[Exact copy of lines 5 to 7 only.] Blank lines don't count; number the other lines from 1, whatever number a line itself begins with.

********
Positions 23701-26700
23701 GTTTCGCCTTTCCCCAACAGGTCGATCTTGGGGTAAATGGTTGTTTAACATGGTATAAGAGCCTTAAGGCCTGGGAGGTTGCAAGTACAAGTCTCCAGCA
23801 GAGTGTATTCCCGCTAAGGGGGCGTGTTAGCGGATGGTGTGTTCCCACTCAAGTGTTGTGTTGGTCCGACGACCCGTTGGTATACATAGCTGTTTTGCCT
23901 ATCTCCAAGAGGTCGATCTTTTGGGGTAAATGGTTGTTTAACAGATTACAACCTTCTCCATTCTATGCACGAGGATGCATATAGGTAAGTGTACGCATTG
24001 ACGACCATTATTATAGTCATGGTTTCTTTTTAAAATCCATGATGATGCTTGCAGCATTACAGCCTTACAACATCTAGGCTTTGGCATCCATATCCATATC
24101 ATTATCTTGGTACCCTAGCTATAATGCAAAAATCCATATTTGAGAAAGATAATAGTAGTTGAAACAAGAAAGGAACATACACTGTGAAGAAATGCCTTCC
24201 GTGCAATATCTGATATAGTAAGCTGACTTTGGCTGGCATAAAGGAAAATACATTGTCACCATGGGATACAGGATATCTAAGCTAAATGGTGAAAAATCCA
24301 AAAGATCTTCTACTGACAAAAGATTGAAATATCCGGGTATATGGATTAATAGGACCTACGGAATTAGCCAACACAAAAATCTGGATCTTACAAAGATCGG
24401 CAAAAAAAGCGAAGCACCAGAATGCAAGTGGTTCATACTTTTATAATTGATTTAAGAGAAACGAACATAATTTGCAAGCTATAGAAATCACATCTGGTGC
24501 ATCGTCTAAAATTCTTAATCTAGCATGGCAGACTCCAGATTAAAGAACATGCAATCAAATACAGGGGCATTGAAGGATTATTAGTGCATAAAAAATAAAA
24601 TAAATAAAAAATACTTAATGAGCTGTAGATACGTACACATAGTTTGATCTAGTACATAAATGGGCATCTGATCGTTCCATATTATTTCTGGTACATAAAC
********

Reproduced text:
24001 ACGACCATTATTATAGTCATGGTTTCTTTTTAAAATCCATGATGATGCTTGCAGCATTACAGCCTTACAACATCTAGGCTTTGGCATCCATATCCATATC
24101 ATTATCTTGGTACCCTAGCTATAATGCAAAAATCCATATTTGAGAAAGATAATAGTAGTTGAAACAAGAAAGGAACATACACTGTGAAGAAATGCCTTCC
24201 GTGCAATATCTGATATAGTAAGCTGACTTTGGCTGGCATAAAGGAAAATACATTGTCACCATGGGATACAGGATATCTAAGCTAAATGGTGAAAAATCCA